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The two books mentioned in the text actually are the same, the titles being in Latin and in Greek. The book contains a fictional conversation between most learned man concerning numerous issues. The book is valuable as a source of innumerable quotes from sources otherwise unknown. Andres

I've edited the text, adding the point that Andres rightly makes. I've also added some references, here and at Deipnosophistae. Andrew Dalby 13:39, 15 March 2006 (UTC)

I agree with the addition on pederasty but it is really needed not in Athenaeus's biography but in the article Deipnosophists, which needs to outline the contents of the book, so I have moved it there. Hope everyone approves. Andrew Dalby 22:28, 18 March 2006 (UTC)

Additions by User:Bleh999[edit]

The additions seem to be from the Ency. Brit. 1911 (or some equally old and POV source) and to be mostly about the Deipnosophistae: therefore, I suggest, most of the new text belongs in that article, if anywhere. Indeed, some of it is already there. However, the details about Athenaeus's other works are definitely useful. Andrew Dalby 18:09, 20 June 2007 (UTC)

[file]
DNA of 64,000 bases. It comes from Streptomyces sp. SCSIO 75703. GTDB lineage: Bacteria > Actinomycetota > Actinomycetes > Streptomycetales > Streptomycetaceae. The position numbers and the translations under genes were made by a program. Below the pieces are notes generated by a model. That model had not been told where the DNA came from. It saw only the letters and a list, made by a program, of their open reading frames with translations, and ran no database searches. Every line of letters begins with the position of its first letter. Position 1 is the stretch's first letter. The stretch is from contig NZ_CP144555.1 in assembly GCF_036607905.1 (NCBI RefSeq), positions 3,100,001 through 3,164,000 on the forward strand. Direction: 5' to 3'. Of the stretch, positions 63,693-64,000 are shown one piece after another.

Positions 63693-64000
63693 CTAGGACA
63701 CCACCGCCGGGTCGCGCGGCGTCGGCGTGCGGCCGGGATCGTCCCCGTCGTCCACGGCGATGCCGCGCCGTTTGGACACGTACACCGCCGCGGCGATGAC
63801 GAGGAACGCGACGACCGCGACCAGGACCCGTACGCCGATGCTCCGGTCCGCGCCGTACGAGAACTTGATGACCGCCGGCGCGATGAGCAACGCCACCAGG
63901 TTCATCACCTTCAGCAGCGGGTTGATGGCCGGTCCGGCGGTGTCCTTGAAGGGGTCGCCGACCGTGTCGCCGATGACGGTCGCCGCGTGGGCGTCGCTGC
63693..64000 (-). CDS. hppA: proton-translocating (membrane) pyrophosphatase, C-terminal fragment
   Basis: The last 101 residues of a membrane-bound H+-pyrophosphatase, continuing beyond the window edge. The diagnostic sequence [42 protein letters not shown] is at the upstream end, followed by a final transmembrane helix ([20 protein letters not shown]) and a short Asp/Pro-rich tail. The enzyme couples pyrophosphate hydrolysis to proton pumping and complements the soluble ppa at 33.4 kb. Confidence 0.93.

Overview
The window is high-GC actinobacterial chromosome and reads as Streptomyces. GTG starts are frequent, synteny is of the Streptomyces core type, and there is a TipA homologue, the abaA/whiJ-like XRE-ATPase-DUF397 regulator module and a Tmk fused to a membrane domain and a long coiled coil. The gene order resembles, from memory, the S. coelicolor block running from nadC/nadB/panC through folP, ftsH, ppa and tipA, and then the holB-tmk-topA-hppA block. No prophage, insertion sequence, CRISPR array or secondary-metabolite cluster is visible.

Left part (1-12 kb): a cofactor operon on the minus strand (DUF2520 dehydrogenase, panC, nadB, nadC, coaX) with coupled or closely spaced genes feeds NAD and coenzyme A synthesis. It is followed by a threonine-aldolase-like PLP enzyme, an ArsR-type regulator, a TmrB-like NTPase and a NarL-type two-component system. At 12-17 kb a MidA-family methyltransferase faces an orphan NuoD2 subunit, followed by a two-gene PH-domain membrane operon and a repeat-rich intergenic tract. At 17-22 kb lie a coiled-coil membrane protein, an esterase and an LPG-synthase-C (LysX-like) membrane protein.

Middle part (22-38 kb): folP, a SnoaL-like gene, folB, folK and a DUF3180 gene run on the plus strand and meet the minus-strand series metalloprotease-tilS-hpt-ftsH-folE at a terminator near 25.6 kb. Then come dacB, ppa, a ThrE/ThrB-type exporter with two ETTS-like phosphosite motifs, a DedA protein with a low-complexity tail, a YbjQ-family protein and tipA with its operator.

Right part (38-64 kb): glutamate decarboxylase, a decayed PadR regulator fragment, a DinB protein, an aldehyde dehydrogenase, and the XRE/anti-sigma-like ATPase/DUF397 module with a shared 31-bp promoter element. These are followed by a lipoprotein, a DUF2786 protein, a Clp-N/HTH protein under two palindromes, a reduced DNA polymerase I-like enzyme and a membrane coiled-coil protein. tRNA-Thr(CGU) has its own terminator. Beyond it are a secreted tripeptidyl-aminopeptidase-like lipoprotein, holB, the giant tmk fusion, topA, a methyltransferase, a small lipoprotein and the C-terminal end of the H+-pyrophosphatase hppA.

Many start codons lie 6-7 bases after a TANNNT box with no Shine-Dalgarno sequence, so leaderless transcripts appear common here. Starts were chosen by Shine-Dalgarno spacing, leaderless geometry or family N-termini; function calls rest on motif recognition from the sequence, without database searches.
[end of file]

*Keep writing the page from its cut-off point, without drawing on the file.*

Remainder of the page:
Was Epaenetus Athenaeus's real name? The linked page gives a source claiming so, but it's a Greek language source and I don't speak Greek. Ego White Tray (talk) 06:02, 22 May 2014 (UTC)

I can read Greek, but I can't find the link you refer to. Could you copy the link here?
At first sight, there could be no way either to prove or disprove the hypothesis. It seems highly likely that it is false, because Athenaeus cites about 700 authors, and in the great majority of cases, even the most obscure of cases, it can be shown independently that the works which he cites existed. So why, in just one case, should he insert citations to himself, disguised as a minor and uninteresting author called Epaenetus? Incidentally, if he did for some devious reason work that trick, how would one say which was his "real name"? Andrew Dalby 09:06, 24 May 2014 (UTC)